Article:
Beyond social norms, KYC [know your customer] and onboarding emerged as barriers in the research. Owning a bank account (a frequent prerequisite to DFS) requires a certain level of KYC, including the need not only for an ID card but also a proof of address, usually a utility bill that often is in the name and custody of the man, and as such creating a situation where, by design, a man’s consent was required to open an account. These requirements add barriers to women’s financial inclusion thus the suggestion of easy onboarding. However, the solution is not to simply open bank accounts on behalf of the women as they may end up dormant. An interviewee from the Government’s National Social Investment programme stated: “You make them open bank accounts but they don’t know what to do after that.” Some of the interviewees mentioned taking money out of accounts as soon as it was deposited – either because they needed it, or they preferred cash with them. Therefore ownership of accounts is also important. They also mentioned distance from banks, and feeling unwelcome at banks as reasons for not leaving money within the banking system.

Many of the interviewees mentioned still prefer the use of  USSD for ease of interface and comfortability.  They also considered it cheaper and safer than mobile apps. However, every woman’s financial and DFS needs differ. Age, skills (literacy, digital), cost of device, access, and agent access are all critical variables in DFS adoption. The journey to financial inclusion will start at different places and so will the need for support to continue on that journey. We created three customer journeys to reflect this.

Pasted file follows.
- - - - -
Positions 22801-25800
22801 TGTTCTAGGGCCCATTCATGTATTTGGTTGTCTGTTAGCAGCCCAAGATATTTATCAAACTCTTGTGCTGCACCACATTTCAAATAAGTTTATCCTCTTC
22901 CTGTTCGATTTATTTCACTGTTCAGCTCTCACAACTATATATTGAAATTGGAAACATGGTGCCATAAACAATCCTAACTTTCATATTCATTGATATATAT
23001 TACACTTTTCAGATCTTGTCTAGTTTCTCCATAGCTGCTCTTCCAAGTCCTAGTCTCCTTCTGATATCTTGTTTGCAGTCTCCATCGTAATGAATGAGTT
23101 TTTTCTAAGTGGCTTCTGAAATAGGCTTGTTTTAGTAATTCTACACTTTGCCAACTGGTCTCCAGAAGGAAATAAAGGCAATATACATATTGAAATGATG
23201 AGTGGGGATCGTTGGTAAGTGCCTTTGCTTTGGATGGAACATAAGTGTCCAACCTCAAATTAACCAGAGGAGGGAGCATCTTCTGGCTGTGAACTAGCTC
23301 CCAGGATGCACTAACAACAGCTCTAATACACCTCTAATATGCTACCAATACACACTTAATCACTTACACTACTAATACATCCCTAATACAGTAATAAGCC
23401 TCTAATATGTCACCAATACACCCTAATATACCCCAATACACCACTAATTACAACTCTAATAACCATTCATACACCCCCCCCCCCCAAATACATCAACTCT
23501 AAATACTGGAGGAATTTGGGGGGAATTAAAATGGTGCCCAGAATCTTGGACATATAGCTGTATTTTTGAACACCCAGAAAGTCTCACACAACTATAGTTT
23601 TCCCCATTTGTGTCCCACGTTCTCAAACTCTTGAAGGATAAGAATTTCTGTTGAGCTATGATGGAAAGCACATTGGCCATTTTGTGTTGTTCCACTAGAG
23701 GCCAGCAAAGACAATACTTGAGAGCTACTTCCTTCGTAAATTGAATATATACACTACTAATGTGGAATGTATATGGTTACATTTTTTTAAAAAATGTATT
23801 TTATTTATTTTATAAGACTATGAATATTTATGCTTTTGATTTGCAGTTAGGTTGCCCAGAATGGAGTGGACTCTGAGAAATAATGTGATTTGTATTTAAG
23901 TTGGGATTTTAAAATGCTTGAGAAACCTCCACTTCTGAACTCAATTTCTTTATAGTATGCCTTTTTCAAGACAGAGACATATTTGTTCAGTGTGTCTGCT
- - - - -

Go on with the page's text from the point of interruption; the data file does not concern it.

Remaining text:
Persona 1 : Aisha, ~40, is yet to fully embark on her financial inclusion journey 
Until she joined a government program, Aisha did not see the need for a bank account. She opened an account, with her own ID, only after she joined that program.
Like most of the respondents in Aisha’s group (excluded but high potential), she only uses USSD to make digital payment transactions. It feels safe, familiar and cheap. 
She has begun using mobile banking for other payments to suppliers, beyond just receiving government cash transfers.
The challenge is to get her to gain more confidence in her ability to safely use digital payments and trust in the system.

 

Persona 2 : Felicia is at the beginning of her financial inclusion journey
A middle aged urban woman, Felicia calls herself a ‘housewife’ but she trades and ‘hustles’ to take care of her family’s needs.
At present, she earns money through her various business activities.  She has a bank account but mostly relies on cash for her daily activities. She also uses an asusu (community group) for her savings. 
Felicia is familiar with DFS solutions and understands their convenience. She seems interested in adding digital personal savings to her existing community saving group, an area to investigate further as responding to women’s needs.

 

Persona 3 : Mary’s journey to economic empowerment
A young urban female student, Mary goes to university but also has a side hustle to provide her with some income, in addition to her parents’ allowance. She has a bank account.
She has learnt how to use digital payments through friends and social media. Her main usage is to pay for school fees as well as small supplies for her small business.
Mary is tech savvy enough and would like to find out how DFS can support her to make, save and invest money online.  She’s willing to gradually grow her financial knowledge and learn how to safely take loans.

 

 

The next steps will be for CoLab to apply these findings, some of which has already begun. For example, with USSD preference, CoLab is experimenting with USSD-based interfaces, particularly in Hausa. A following blog will go into more details on how CoLab will be picking up these findings more broadly and applying them in DFS pilots so we can ensure they are gender-inclusive. 

 

The primary research for this post was conducted by Dr. Savita Bailur, Hélène Smertnik, and Chioma Ogwuegbu who also contributed to the authoring of this post.